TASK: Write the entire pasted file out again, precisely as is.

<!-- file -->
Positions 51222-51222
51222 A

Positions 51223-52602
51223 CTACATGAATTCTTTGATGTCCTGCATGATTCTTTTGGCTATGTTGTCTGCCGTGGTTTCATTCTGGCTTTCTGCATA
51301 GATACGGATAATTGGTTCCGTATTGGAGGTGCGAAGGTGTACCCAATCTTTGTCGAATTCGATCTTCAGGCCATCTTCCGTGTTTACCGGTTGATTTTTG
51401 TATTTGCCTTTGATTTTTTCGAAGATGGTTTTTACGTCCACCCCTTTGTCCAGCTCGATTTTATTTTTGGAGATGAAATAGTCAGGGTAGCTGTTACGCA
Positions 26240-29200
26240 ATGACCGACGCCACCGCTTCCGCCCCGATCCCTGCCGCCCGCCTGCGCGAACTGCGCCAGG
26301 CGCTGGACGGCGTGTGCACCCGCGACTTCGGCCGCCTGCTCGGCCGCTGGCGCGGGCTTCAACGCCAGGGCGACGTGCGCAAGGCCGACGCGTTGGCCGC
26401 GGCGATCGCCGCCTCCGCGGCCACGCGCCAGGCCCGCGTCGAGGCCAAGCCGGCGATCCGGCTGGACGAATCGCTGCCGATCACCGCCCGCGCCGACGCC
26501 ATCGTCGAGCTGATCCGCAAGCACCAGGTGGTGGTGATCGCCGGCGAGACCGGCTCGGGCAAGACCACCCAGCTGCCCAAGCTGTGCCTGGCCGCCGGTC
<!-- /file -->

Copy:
Positions 51222-51222
51222 A

Positions 51223-52602
51223 CTACATGAATTCTTTGATGTCCTGCATGATTCTTTTGGCTATGTTGTCTGCCGTGGTTTCATTCTGGCTTTCTGCATA
51301 GATACGGATAATTGGTTCCGTATTGGAGGTGCGAAGGTGTACCCAATCTTTGTCGAATTCGATCTTCAGGCCATCTTCCGTGTTTACCGGTTGATTTTTG
51401 TATTTGCCTTTGATTTTTTCGAAGATGGTTTTTACGTCCACCCCTTTGTCCAGCTCGATTTTATTTTTGGAGATGAAATAGTCAGGGTAGCTGTTACGCA
Positions 26240-29200
26240 ATGACCGACGCCACCGCTTCCGCCCCGATCCCTGCCGCCCGCCTGCGCGAACTGCGCCAGG
26301 CGCTGGACGGCGTGTGCACCCGCGACTTCGGCCGCCTGCTCGGCCGCTGGCGCGGGCTTCAACGCCAGGGCGACGTGCGCAAGGCCGACGCGTTGGCCGC
26401 GGCGATCGCCGCCTCCGCGGCCACGCGCCAGGCCCGCGTCGAGGCCAAGCCGGCGATCCGGCTGGACGAATCGCTGCCGATCACCGCCCGCGCCGACGCC
26501 ATCGTCGAGCTGATCCGCAAGCACCAGGTGGTGGTGATCGCCGGCGAGACCGGCTCGGGCAAGACCACCCAGCTGCCCAAGCTGTGCCTGGCCGCCGGTC